Another thing about my approach is that I teach people about Chinese Medicine. I want people to see themselves through my side of the lens; I want them to learn how to take care of themselves. Because of my background in body work, I have a well-honed sense of the physical body, and can therefore treat sports medicine fairly adeptly. The psycho-spiritual work requires more of me as a practitioner, but I love it and the results are often dramatic.
People are hungry for getting something they’re not getting from conventional medicine: being seen as whole and not as a collection of symptoms, being empowered to take care of themselves, relief of symptoms that don’t involve side effects. I’m incredibly grateful to have enjoyed a full practice—with waiting list—since my fifth month in business.
What challenges have you faced as an independent local business owner? My biggest challenge is reflected in my business name: Life in Balance. It’s more internal, about balancing continuing education, direct patient care, developing new workshops while walking my talk about self-cultivation: eating well, getting enough sleep, doing yoga, and spending time with my family. I got married this year, and I became a full-time stepmom to two children, 10 and 14 years old. I’ve kept the same number of patients, but I’ve hired a full-time receptionist. I’m trying to figure out how all of this is going to work with teaching classes.
What do you feel is the impact of local independent businesses on Corvallis, and what does the future look like for the local independents? Local independent business owners provide stability and love. They’re interested in this community, care about it, and give back to it. They understand that they’re part of a web in a way that a large corporation with no special ties to Corvallis cannot be. As for the future, Western medicine is a sinking ship. If I look toward the future from a medical perspective, it looks pretty good for alternative and complementary providers. We are the answer to the healthcare nightmare because we focus on prevention and the whole person.
What do you enjoy most about owning a local, independent business in Corvallis? The freedom to do what I love.
What is your relationship to the community? What charities/nonprofits/civic organizations do you support and/or participate in? I don’t have a pet cause, but I give to CARDV every year, as a sponsor of their annual walk. I also support Franklin School, Heartland Humane Society, the food bank, We Care, the DCA, and OPB. I used to volunteer with Reach Out Yoga, and I’m in a band called The Hunks and the Hottie that played for the SAGE Hoedown benefit. I love being part of events like that. And, of course, I’m a member of CIBA.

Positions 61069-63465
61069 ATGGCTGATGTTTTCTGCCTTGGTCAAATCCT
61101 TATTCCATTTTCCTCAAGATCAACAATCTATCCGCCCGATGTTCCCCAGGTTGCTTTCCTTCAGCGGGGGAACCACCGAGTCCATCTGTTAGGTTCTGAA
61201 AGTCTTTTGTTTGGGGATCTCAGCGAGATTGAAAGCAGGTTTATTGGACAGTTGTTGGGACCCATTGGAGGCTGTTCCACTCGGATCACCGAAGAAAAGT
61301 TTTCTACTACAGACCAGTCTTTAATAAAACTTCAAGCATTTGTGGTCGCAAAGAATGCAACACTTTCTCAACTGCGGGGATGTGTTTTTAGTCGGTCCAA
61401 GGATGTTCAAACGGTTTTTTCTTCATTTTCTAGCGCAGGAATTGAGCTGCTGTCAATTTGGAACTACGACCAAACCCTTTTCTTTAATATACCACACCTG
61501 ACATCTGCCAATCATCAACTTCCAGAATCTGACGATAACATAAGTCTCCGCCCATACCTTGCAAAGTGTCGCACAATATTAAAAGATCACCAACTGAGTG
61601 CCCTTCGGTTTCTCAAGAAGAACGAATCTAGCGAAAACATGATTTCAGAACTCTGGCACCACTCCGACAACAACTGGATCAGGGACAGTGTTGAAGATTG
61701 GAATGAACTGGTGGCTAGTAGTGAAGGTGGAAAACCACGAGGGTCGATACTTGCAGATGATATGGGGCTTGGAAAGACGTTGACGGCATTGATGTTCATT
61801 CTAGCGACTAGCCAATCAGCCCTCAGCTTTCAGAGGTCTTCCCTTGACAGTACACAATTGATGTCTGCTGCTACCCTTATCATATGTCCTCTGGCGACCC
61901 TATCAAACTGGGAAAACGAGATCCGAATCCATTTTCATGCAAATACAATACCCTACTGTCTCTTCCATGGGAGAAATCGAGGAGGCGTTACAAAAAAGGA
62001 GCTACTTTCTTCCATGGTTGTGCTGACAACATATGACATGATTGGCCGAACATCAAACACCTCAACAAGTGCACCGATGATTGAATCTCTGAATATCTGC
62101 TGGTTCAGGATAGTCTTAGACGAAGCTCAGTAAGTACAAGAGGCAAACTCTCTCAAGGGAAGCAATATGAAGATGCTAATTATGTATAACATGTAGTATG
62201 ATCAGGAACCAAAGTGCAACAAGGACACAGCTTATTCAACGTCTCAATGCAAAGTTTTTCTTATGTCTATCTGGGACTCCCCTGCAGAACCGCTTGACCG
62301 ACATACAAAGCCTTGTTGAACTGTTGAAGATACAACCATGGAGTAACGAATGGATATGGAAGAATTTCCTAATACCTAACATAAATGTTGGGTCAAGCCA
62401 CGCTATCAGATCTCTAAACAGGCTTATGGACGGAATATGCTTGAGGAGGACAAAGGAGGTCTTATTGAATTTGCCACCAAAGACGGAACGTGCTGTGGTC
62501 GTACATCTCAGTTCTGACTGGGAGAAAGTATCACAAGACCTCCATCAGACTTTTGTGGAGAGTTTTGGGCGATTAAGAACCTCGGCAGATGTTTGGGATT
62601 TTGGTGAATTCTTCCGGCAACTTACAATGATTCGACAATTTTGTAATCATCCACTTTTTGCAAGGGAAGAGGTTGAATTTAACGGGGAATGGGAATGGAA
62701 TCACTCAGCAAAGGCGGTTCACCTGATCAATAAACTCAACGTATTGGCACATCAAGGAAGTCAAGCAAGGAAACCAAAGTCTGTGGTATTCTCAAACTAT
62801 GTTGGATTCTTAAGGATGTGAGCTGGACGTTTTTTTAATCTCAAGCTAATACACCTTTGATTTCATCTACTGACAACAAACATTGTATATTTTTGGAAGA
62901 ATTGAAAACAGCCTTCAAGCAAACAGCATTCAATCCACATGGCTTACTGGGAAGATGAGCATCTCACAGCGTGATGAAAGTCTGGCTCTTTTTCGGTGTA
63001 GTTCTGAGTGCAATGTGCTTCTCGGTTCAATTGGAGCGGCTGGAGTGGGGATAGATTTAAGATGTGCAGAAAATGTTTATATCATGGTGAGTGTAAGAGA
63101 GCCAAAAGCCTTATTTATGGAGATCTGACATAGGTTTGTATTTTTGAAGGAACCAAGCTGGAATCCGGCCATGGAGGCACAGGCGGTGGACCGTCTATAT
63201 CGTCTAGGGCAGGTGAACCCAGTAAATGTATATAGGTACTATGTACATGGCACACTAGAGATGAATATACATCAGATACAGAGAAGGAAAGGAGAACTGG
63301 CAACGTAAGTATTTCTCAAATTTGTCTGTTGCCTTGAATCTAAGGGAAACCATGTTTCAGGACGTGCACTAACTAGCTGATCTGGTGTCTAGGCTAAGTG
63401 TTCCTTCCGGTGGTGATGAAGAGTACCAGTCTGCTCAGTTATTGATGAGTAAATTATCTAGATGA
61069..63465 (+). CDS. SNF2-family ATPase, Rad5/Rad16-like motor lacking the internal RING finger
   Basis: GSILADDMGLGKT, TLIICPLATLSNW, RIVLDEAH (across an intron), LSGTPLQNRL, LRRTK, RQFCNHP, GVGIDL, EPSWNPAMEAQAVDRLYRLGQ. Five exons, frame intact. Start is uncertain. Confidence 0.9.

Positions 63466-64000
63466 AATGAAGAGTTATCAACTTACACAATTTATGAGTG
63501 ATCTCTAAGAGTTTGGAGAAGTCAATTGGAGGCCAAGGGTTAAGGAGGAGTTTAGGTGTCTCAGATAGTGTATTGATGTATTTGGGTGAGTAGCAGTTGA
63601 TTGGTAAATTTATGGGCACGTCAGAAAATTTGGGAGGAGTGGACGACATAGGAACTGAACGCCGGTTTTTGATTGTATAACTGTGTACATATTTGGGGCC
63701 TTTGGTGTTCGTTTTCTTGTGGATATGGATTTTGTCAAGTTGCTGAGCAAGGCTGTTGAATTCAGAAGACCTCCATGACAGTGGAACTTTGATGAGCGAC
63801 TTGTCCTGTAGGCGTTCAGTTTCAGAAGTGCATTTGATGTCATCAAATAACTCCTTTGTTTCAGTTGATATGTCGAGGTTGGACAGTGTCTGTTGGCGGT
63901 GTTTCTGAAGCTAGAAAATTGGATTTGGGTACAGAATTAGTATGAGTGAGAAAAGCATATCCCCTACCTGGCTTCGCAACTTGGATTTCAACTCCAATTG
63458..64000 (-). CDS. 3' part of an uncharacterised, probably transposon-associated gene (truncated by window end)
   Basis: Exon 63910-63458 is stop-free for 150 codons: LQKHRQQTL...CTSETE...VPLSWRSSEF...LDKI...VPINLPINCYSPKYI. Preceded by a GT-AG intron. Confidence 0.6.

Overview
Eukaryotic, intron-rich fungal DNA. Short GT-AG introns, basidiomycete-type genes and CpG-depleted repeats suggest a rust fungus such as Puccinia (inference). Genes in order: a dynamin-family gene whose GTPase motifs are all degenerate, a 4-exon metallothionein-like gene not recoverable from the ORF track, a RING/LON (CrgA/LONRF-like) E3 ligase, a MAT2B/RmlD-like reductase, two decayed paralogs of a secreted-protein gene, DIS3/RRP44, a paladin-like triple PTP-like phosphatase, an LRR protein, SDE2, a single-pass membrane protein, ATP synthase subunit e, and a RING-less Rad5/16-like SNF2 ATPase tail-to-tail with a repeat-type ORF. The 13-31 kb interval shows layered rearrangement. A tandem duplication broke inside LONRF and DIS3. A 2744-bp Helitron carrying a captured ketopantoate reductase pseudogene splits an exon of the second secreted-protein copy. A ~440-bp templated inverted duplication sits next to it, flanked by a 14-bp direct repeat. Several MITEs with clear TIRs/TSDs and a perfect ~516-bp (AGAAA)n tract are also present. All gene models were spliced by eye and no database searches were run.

What steps have you taken to make your business more sustainable? I sell a lot of Ayurvedic herbs, and I make sure that they’re sustainably harvested. I also buy acupuncture needles with very minimal packaging. But, above all, I’m helping people break their addiction to depleting their inner resources. I see people running themselves into the ground. Healthy communities need healthy individuals. So I foster personal sustainability. The four legs of the personal sustainability stool are physical, mental, emotional, and spiritual.
Please give us your one-sentence take-away message about your business. Come in and heal.
(Interview and article by Annette Mills – August 18, 2013)
The Local Business of the Week program is designed to help the Corvallis community identify our locally owned independent businesses by featuring one business each week. The program is part of the Buy Local First campaign co-sponsored by the Corvallis Sustainability Coalition and the Community Independent Business Alliance (CIBA).